There are so many problems with the assumptions and conclusions of the Jesus Seminar one hardly knows where to start. Like Thomas Jefferson a few centuries earlier, the Jesus Seminar commits the same sin of rejecting the possibility of the supernatural. Instead, of looking at the evidence, most of the sayings and deeds of Jesus are ruled out before they are even examined!

Of course most of the events and sayings of the gospels are going to be rejected by this group because they are done in the context of the supernatural. However, this was the whole point of Jesus coming to earth! Indeed, the New Testament stresses that the coming of Christ was for the purpose of revealing God to humanity. John wrote,

No one has ever seen God. The only one, himself God, who is in closest fellowship with the Father, has made God known. (John 1:18 NET)

Therefore, the Jesus Seminar is guilty of committing the logical fallacy of “begging the question.” They are assuming what they should be proving. Why, it may be asked, should we assume that the supernatural does not exist or that Jesus could not have worked miracles? None of us are in a position to deny the possibility of the miraculous or the supernatural.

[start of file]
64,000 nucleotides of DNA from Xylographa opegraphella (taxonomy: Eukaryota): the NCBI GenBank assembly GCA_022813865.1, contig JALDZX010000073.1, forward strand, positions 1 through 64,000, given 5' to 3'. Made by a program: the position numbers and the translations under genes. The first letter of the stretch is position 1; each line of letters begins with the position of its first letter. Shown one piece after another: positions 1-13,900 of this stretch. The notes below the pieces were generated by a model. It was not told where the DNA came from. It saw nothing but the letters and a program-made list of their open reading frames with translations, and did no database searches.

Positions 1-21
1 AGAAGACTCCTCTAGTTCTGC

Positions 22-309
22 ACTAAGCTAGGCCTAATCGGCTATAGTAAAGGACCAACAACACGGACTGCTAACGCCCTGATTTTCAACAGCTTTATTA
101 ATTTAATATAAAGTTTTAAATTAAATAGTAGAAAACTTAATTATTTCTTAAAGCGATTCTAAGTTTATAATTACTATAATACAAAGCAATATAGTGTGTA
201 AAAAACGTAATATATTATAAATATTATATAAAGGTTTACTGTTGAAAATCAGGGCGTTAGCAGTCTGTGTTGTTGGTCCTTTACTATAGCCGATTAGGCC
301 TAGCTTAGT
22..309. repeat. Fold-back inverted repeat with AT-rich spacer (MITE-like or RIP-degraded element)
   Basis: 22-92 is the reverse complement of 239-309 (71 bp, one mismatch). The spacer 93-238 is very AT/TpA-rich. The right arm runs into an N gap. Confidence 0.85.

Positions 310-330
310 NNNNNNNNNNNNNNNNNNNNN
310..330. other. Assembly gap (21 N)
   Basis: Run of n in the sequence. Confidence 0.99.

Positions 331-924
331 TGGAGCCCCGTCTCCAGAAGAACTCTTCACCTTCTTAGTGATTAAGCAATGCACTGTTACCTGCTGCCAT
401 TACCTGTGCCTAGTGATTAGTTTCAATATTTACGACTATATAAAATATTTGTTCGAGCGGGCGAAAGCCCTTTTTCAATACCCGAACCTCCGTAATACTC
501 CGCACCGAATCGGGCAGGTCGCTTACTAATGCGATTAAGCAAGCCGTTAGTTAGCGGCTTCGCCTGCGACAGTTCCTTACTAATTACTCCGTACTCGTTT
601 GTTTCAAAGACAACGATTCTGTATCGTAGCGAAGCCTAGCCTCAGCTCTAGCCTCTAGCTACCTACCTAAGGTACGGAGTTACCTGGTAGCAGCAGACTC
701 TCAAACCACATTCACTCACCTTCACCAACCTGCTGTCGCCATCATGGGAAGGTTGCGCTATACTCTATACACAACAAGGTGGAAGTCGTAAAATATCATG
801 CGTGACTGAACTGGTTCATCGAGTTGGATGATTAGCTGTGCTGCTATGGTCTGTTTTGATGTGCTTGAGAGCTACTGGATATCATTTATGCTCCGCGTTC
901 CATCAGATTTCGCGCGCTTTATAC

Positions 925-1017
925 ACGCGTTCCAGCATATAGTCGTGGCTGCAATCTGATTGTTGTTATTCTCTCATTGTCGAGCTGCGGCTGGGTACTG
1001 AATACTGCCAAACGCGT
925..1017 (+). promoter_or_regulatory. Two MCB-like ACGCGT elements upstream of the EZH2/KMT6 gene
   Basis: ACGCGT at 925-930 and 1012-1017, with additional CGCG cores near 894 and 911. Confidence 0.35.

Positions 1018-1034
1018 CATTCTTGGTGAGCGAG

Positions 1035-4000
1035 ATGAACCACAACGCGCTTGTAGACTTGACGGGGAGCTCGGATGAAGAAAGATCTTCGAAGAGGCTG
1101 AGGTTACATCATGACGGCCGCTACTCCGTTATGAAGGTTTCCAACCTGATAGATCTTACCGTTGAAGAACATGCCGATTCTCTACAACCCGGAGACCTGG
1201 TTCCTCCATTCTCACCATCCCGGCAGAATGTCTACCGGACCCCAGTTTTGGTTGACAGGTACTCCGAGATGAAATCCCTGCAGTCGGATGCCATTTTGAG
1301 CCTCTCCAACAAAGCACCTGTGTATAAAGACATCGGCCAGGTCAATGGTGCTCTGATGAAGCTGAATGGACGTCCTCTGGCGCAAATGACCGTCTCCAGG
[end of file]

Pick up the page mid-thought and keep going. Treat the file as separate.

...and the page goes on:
Once the possibility of the supernatural has been granted, then one must go about looking at all the evidence. When this occurs, we find that there is sufficient evidence to believe the claims of Jesus. He is indeed the true God who became a human being.

The Gospels Were Written at an Early Date

In addition, as we have repeatedly stated, there is good evidence for dating three of the four gospels, possibly all four of them, before the year A.D. 70 when Jerusalem and its temple were destroyed. In fact, there is no compelling reason whatsoever to date them later unless one wishes to rule out the possibility of predictive prophecy.

Conclusion: They Give Us a Lesson in What Not to Do

Thus, the Jesus Seminar provides us with a lesson of what not to do when examining historical claims. All claims should be settled by the weight of the evidence. They should not be determined by what any of us think could or could not have happened.

Summary – Question 9
What about the Claims That Jesus Never Said Most of the Things Attributed to Him in the New Testament? (The Jesus Seminar)

The Jesus Seminar consists of a small group of very liberal New Testament scholars who have made a name for themselves by telling the world what they think Jesus Christ actually did say as well as what He did not say. They believe that they can give us the final word on the mater. In the end, they reject most of the sayings of Jesus as authentic.